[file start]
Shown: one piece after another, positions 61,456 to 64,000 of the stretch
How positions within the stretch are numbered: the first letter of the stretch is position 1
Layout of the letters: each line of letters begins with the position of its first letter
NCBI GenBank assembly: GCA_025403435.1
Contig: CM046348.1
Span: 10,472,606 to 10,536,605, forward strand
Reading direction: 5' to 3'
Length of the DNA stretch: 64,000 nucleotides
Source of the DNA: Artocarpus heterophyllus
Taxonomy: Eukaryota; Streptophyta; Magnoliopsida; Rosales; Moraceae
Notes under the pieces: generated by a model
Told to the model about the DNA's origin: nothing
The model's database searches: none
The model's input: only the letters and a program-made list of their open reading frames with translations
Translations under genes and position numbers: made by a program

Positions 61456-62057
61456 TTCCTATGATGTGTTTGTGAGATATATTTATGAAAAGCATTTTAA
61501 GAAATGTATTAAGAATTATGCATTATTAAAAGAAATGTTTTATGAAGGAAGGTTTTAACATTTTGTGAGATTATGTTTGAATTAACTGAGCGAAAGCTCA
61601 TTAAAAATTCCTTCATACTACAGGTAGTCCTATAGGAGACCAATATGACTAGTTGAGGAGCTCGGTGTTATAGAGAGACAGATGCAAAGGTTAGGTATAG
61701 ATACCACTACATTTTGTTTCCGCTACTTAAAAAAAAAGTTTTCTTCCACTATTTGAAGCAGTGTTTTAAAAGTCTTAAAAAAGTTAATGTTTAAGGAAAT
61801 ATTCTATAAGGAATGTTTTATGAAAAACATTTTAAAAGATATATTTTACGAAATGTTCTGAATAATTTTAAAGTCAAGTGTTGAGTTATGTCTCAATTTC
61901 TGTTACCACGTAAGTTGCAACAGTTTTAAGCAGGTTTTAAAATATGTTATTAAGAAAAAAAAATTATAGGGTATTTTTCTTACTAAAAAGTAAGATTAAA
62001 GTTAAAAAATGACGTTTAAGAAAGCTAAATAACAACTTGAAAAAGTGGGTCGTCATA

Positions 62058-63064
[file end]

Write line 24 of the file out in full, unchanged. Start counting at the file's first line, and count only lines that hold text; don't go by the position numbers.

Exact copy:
Positions 62058-63064